CIO magazine recently announced that they are conducting a study to determine why IT talent is so hard to find. This got me thinking: Is there really an “issue” with finding IT talent? Or are many employers simply misunderstanding what IT professionals are looking for in their careers? So, I started observing and thinking about current trends with IT talent.
Understanding IT talent and what makes them tick is critical.
Understanding where today’s technology professionals are coming from, and what they’ll be looking for to drive their careers, will put you well on your way to solving that “issue” CIO is referring to. Following are four key insights to help you in your IT talent search:
1. IT talent is coming from a range of backgrounds. From Berkley graduates to community college grads who elevated their skills through self-education, the college from which a candidate graduated isn’t as critical to finding IT talent as you might think. And this self-education concept is something that can help you identify IT talent with the potential to be superstars. Think about it – employers only offer so many opportunities to learn and expand your skills while on the job. But those who truly strive for excellence and want to stay at the top of their craft are seeking out education opportunities beyond the 9 to 5. Then, they combine those experiences with the skills they’ve honed and education they’ve gained during past jobs. So, I encourage you to avoid mistakenly eliminating candidates from contention simply based on traditional education.
2. IT talent is looking for a challenge. Are you noticing a lack of resumes for your job postings? Your position might not offer (or convey) enough of a challenge! Today’s top IT talent is looking for an opportunity to flex its muscles and challenge their skills. They’re either looking for a tech stack they haven’t touched on yet but have worked on a similar project in a parallel field or as an example, for cloud professionals who have been working on a large-scale project looking for an opportunity to work on a private cloud. Mobile developers are also particularly in demand, and many of them are seeking opportunities to work on something truly groundbreaking, particularly in security right now. BYOD and security of employer data is a very hot trend and provides opportunities for challenge, so you’ll see some top IT professionals flocking to these challenging positions. But there is part of this challenge you can rather easily overcome – look at your job descriptions. Are they properly conveying the opportunity for the challenge that is so exciting to IT talent?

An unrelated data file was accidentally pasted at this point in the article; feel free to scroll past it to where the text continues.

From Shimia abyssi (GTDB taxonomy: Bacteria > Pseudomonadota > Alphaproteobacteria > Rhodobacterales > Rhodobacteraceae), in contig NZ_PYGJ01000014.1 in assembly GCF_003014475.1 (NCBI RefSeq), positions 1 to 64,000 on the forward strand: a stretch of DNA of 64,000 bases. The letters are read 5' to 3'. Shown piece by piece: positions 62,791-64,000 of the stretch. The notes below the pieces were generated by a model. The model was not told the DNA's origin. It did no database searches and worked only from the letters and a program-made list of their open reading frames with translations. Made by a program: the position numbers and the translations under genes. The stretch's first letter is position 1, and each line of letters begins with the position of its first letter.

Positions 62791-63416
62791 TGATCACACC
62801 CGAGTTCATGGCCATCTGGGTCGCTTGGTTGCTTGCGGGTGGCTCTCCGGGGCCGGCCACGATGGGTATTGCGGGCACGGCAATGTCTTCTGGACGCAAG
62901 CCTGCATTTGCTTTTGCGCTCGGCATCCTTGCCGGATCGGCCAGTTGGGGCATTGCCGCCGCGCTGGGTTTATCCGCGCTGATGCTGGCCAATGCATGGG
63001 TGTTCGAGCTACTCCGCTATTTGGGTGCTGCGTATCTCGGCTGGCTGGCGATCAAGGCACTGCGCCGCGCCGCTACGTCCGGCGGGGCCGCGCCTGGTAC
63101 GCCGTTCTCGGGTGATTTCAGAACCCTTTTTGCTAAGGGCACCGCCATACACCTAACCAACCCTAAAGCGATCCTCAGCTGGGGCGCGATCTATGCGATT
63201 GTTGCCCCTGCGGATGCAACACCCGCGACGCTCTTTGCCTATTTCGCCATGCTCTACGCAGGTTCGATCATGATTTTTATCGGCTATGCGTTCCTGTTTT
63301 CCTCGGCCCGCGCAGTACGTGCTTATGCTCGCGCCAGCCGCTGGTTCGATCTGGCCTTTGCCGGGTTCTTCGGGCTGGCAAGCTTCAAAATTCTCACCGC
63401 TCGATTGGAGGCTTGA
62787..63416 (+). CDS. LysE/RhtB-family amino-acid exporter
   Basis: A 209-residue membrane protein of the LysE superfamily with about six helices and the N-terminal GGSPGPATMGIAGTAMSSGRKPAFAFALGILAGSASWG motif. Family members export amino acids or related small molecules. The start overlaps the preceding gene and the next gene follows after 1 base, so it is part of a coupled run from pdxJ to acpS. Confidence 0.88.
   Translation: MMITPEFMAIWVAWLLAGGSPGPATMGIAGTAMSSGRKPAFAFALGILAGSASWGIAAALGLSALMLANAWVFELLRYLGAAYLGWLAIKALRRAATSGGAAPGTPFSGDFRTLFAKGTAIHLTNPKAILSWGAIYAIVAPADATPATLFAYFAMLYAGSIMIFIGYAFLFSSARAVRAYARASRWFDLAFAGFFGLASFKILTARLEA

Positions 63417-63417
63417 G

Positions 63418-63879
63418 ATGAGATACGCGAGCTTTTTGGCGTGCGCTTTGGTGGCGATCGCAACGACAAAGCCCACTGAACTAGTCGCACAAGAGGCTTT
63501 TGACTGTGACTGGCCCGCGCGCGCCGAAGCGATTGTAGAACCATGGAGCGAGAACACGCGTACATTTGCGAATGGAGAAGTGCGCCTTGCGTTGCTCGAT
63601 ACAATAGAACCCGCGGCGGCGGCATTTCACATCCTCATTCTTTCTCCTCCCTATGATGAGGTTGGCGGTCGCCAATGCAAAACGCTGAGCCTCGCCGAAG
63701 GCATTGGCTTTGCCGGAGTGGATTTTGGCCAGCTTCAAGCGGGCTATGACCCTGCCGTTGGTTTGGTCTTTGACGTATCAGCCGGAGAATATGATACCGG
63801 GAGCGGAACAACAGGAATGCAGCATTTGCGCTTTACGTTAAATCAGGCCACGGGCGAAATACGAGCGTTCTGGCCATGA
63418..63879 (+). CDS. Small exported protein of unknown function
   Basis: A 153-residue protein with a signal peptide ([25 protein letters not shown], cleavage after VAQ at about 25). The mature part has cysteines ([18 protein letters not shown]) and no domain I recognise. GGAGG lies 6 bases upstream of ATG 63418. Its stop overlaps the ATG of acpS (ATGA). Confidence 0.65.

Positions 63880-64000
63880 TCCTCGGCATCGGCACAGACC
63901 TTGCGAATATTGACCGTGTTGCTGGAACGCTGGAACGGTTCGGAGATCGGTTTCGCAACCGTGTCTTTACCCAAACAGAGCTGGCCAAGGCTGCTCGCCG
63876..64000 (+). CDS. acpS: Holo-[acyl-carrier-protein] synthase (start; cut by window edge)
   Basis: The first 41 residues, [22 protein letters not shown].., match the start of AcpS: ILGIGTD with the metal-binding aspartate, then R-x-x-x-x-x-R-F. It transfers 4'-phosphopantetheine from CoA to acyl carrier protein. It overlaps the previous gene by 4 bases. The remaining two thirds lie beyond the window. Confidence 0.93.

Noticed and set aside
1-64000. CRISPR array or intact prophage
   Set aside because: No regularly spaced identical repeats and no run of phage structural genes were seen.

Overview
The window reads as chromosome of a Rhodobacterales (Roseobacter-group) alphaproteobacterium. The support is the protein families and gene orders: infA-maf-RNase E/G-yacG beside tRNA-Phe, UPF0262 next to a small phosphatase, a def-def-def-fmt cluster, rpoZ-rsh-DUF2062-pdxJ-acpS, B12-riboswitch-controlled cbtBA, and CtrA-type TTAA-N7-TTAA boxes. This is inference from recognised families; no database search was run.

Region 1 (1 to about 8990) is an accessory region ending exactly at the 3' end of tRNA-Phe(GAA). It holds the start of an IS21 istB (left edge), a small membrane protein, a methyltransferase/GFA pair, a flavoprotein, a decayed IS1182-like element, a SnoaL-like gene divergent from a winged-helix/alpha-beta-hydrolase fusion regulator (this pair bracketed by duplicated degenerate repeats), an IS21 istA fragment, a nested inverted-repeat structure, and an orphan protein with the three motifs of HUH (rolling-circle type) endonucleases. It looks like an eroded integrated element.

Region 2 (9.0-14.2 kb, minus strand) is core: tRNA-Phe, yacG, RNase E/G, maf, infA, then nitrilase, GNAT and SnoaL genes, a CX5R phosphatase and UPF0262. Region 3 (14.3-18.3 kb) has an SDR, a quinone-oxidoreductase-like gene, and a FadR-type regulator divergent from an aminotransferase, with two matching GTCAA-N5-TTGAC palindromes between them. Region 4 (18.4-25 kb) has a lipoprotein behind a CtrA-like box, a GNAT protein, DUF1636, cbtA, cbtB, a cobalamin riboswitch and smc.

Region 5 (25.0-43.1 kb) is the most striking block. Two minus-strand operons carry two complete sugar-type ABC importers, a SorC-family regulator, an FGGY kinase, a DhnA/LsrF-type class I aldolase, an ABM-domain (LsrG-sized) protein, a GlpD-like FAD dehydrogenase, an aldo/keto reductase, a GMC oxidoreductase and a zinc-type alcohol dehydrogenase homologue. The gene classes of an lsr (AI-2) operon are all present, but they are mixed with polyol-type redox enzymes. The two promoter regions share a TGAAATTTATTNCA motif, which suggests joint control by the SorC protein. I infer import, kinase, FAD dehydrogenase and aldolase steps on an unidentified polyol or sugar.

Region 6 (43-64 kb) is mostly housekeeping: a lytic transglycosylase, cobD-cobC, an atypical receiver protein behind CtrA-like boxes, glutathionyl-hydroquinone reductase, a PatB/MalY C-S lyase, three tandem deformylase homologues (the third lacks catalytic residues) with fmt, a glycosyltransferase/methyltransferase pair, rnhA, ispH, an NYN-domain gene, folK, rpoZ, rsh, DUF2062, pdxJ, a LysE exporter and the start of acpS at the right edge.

3. IT talent is looking for flexibility. The expected workforce trend for 2014 is all about working remotely. The percentages of remote workers are expected to rise significantly. With the increasing transition to cloud-based services and technologies, the opportunity for flexible work arrangements is more prevalent than ever. There are a number of collaboration tools that allow people to work across the country, yet have an intimate feeling by sharing a virtual office. Companies that support this type of flexibility have a much better chance of attracting top talent. And with that added location flexibility, we expect to see additional flexibility in job titles and responsibilities. Rather than have IT talent fly back and forth to multiple sites, they’ll be collaborating online and through video chat – meaning employers will then need (and gently push) IT talent into wearing multiple hats. I expect to see a stark difference with this trend in how IT roles are defined, with a move away from some of the more traditional roles. The roles will instead be geared toward the IT professional – focusing on the individual and their capabilities. All stemming from that increased flexibility desired today and the opportunity it presents!
4. IT talent is active on social media. To reach today’s top IT professional, you must be active across all social media channels. A mere presence is not enough. And you should think beyond the classics like Facebook, Twitter, and LinkedIn. It’s extremely important to be active on these sites, but IT talent is also exploring on sites like Instagram, or they’re sharing open source projects on Github or Quora. By putting a small taste of your code out on sites like that, you can whet the appetite of top IT technologists, so to speak. Get them excited at the thought of working with your company to really help you stand apart from the competition in the IT talent war. Take these tips to heart, and you might find that the “issue” of IT talent really isn’t an issue at all. Of course, we can also help you overcome your IT hiring challenges here at Palo Alto Staffing Technology. Feel free to contact me directly with your questions or IT workforce goals.